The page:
RWSA Study Supports Dredging

A study conducted for the Rivanna Water and Sewer Authority supports dredging the South Fork Rivanna Reservoir, Brandon Shulleeta writes for the Progress. The plan has been to build up the Ragged Mountain Reservoir dam and run a pipeline from South Fork to Ragged Mountain, but that’s going to be awfully expensive. Critics have argued that it’d be cheaper to just dredge the South Fork, and that would provide enough increased capacity for the area’s future needs. The study found that the sediment in the bottom of the reservoir is perfectly safe—that is, not harmful to human health if disturbed. The reservoir originally held 1.6 billion gallons, but it loses ~1% of that capacity annually due to sediment buildup. Dredging it should get it back up to 1.2 billion gallons, which would obviate the need to increase the height of the Ragged Mountain dam or build a pipeline.

10 thoughts on “RWSA Study Supports Dredging”

  1. The thing about dredging is that, unlike building a dam, it can be done incrementally. That is: if we run out of money halfway through the planned dredging operation, we’ve still increased our capacity. Building a dam, on the other hand, is all-or-nothing.

    Sort of like building a hotel on the downtown mall.

  2. You can also sell the sediment as a very good topsoil. You can also do the dredging over and over again. Whereas forcibly taking land away from people is forever. Someone needs to smack down the RWSA board and remind them this is not about creating a legacy for them.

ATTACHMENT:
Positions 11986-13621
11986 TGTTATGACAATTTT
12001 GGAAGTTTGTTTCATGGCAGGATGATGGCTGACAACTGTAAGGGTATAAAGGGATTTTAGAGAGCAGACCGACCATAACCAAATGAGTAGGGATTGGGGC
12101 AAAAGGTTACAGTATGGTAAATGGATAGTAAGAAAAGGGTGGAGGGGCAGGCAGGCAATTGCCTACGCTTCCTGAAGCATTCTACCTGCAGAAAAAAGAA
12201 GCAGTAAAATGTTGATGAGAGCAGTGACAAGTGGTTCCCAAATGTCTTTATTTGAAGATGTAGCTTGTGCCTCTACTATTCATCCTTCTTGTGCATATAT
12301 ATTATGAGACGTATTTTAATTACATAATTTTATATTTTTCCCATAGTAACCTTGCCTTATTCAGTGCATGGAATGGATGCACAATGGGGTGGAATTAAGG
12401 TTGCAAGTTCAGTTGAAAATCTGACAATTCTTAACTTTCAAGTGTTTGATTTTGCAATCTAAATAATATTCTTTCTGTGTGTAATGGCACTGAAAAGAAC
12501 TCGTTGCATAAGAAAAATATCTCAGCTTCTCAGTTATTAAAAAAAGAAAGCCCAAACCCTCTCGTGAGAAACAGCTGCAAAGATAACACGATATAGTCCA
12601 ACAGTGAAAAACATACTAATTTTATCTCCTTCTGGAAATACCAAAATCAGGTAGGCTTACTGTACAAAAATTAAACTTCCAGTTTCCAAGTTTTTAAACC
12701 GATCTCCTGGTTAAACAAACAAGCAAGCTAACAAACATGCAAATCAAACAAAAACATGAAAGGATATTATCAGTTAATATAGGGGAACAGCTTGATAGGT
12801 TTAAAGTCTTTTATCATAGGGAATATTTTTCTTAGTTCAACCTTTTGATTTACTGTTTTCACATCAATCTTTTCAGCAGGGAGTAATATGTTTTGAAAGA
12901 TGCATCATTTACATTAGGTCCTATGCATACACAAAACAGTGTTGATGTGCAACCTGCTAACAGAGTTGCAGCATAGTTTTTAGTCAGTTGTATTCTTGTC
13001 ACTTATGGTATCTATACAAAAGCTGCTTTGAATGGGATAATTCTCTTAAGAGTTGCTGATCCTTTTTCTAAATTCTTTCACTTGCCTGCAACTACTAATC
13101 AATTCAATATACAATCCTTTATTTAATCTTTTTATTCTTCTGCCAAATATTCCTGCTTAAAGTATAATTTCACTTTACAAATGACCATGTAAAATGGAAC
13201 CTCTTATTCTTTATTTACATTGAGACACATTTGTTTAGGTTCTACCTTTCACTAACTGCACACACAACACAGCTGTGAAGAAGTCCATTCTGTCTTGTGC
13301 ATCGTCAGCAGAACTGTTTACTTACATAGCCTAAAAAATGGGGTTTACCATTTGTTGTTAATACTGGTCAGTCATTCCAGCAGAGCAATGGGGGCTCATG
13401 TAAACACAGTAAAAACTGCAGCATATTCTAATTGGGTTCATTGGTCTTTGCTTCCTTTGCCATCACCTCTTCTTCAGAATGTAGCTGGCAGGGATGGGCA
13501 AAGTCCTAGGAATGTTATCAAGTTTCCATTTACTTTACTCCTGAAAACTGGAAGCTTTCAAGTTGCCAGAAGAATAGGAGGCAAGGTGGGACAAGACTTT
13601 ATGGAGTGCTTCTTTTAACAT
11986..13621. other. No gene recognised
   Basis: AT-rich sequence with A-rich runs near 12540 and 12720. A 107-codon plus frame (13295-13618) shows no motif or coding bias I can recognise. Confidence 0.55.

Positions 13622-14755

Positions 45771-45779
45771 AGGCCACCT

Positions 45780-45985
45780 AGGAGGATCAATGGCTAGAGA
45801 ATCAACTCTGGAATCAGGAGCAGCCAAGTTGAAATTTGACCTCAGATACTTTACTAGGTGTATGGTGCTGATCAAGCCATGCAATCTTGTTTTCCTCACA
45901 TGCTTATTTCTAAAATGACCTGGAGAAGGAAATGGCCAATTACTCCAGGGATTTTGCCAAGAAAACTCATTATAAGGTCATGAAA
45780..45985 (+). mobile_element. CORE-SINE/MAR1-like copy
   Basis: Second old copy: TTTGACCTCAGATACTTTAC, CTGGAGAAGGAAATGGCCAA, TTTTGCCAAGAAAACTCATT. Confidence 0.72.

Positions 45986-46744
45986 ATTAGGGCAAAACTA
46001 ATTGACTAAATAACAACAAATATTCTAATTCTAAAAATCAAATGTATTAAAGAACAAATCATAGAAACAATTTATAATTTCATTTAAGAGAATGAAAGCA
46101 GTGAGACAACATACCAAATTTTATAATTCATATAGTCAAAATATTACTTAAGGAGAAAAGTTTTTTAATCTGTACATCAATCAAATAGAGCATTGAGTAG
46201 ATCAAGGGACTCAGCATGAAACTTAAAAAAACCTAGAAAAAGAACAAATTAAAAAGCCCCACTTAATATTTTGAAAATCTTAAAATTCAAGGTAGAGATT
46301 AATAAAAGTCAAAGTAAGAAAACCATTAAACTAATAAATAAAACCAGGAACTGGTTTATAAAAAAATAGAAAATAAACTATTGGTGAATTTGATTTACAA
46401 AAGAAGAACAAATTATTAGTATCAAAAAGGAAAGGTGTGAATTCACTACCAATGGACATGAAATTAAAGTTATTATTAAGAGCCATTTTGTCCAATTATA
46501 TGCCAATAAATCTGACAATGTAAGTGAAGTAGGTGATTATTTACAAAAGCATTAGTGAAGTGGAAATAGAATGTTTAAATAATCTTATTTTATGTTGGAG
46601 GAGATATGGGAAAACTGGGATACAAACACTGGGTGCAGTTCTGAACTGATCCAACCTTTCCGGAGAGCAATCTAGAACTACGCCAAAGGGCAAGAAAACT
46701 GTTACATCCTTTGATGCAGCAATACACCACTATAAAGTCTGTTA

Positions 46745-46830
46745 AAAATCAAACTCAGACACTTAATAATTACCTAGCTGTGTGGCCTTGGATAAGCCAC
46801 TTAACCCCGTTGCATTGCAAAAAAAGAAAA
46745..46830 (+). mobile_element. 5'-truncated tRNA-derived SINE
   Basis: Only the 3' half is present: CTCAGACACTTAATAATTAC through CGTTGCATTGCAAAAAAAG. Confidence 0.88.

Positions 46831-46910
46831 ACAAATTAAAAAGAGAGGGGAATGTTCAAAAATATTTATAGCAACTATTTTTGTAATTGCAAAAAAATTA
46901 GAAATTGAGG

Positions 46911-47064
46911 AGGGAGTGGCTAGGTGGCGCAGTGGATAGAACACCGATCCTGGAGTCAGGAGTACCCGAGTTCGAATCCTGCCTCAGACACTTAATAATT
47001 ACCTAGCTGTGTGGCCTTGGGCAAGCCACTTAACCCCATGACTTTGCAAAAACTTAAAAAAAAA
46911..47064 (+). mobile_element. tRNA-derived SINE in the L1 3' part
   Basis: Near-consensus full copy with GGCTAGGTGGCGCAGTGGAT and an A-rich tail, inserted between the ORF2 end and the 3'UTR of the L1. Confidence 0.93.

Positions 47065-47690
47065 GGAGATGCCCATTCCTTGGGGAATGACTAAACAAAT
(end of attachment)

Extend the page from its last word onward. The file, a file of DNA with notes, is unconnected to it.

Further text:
3. I like that dredging is being considered but still think that the 100 year old dam will have to be replaced. I’m not yet convinced it can simply be repaired.

    That said I’ll wait and see what the experts will say about it.

  4. Unfortunately this isnt news to the RWSA board. Like the Bush administration with WMDs, they cherry picked data to suggest that we needed this $200 million boondoggle based on faulty population projections (see: biscuit run) and per capita water use projections, while lambasting dredging as a physical and economic impossibility. All in an effort to gain shared ownership of our water resources by Albemarle County.